Today’s news:

Marty’s humble opinion

Beep sits down with The Papers, says we’re biased

The Brooklyn Paper

When Borough President Markowitz agreed to sit down for a year-in-review interview with our editor, Gersh Kuntzman, the fur started flying from the moment Kuntzman pressed “record” on his MP3 player. Markowitz didn’t waste any time getting into the year’s biggest story — Forest City Ratner’s Atlantic Yards development.

(Click here to download the unedited audio [13.8 MB].)

Q: Did you see our banner headline on the front page this week? “APPROVED.”

A: Look, The Paper, in my humble opinion — and I have a right to criticize — is overwhelmingly anti-[Atlantic Yards]. Not just the editorials, which you have every right to do, but the stories are tilted every freaking time. That’s my humble opinion. I’m sorry, it is NOT a balanced newspaper. It’s not.

Editorially, you can blast away ’til Kingdom Come. But it is so overwhelmingly against Atlantic Yards. Everyone knows that if there is any way to attack the project, The Brooklyn Papers will be there to do so.

Q: Do you think any paper in the city has analyzed this project credibly and with integrity?

A: I think the Times has. They have seriously written things that were definitely pro, middle and anti. Whatever issues that the antis have raised, they have definitely not ignored it. Your paper says, “We’re against it, so f— it.”

Q: Has there been a story in The Papers that had a factual inaccuracy?

A: What is fact? If you’re going to put in your paper that Ratner put up [surveillance] cameras on his building —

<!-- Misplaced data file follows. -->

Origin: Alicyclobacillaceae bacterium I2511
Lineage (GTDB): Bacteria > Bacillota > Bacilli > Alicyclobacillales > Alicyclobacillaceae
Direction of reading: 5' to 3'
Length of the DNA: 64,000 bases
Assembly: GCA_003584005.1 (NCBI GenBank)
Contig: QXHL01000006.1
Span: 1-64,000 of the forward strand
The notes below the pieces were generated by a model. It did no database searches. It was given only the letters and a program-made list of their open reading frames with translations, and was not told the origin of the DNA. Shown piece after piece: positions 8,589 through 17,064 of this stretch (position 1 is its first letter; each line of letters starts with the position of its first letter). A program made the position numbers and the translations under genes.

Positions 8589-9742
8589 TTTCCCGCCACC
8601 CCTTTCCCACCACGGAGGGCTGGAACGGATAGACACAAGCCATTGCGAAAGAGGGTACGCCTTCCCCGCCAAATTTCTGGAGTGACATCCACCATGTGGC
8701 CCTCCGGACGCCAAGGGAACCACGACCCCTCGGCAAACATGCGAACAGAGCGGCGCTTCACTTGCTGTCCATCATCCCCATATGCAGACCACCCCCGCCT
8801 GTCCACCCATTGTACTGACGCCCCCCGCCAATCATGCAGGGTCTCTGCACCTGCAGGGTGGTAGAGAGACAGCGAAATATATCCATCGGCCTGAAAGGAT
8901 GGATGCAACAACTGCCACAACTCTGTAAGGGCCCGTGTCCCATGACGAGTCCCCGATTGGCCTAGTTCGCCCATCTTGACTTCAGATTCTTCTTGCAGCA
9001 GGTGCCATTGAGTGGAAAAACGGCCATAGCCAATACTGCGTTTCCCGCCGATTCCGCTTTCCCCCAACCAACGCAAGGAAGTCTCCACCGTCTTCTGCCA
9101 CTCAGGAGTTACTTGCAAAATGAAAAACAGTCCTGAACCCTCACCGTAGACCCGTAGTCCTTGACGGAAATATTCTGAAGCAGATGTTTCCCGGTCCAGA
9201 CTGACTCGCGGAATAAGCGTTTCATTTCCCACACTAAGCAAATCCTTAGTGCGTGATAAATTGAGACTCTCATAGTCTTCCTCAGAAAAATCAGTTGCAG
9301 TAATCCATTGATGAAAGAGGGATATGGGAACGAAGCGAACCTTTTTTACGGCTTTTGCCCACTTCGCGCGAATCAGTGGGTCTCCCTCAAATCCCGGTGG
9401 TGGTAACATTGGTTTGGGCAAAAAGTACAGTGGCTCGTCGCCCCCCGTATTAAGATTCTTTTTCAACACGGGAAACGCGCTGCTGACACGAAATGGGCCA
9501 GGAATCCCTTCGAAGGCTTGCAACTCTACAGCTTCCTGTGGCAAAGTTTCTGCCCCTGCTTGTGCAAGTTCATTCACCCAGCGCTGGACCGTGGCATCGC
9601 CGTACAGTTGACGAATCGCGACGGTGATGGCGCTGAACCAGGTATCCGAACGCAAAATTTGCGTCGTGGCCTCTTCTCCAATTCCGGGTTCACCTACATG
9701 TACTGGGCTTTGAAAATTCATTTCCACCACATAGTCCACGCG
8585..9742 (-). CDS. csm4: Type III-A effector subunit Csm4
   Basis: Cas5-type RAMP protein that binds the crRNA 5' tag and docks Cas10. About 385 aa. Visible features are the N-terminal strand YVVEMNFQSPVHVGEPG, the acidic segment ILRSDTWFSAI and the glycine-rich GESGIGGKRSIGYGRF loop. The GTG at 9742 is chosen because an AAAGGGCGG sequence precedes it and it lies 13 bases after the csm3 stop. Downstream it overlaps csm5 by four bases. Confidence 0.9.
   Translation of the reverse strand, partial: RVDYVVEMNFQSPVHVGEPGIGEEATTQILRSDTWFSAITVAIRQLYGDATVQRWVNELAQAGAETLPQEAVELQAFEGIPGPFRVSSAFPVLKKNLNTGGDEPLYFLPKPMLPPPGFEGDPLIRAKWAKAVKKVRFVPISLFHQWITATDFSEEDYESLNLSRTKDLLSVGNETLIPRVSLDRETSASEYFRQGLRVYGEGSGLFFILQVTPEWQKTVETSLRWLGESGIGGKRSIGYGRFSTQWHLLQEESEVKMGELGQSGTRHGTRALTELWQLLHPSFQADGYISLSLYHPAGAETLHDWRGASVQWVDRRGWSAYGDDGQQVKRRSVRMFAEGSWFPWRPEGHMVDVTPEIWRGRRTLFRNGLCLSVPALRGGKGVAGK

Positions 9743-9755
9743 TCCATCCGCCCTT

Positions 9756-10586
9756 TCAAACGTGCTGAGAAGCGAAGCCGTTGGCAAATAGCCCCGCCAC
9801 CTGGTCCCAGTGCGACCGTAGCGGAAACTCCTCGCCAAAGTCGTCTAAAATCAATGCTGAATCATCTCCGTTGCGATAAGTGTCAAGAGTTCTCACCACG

Q: We never wrote a word about that!

A: He has a right to put up cameras and protect the area. One of those nut jobs — you don’t know who can come by [and cause a] fire — and then put the blame on him!

Q: Did we write about that?

A: I didn’t say you wrote about it! But all I can tell you is that he has to protect what he has there. But let’s get on with your questions.

Q: I didn’t bring it up. I merely said I thought our headline last week, “Approved,” was a good headline.

A: You were being factual. OK. Great headline.

Q: What were the three best things that happened to Brooklyn this year and why?

A: The cruise ship terminal opening in Brooklyn. Promise made, promise kept. It will be a growing industry and opens the doors to a lot of tourism opportunities, making Brooklyn a destination of choice, especially if the cruise ship industry expands to the other pier … And someday, Brooklyn will be a port of call.